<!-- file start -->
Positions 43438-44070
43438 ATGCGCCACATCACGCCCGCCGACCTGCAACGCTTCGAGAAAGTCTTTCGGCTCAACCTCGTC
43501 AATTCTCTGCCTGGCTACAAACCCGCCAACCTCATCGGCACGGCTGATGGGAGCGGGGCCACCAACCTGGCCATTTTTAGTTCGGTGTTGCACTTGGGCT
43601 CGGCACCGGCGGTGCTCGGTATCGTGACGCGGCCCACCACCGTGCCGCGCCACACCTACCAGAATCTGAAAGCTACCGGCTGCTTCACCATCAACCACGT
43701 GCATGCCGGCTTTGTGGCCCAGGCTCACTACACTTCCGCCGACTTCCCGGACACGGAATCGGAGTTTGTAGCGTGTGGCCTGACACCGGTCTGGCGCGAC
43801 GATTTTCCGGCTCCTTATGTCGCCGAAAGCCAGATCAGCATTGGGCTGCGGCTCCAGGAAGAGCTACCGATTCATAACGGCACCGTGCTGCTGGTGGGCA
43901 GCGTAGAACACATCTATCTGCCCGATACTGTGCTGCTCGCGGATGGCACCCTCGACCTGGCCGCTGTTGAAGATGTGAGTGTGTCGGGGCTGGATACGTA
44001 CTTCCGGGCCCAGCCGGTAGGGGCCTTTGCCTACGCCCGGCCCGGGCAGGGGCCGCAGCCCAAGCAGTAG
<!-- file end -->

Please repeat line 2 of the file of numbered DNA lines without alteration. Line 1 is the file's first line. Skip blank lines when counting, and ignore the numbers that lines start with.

43438 ATGCGCCACATCACGCCCGCCGACCTGCAACGCTTCGAGAAAGTCTTTCGGCTCAACCTCGTC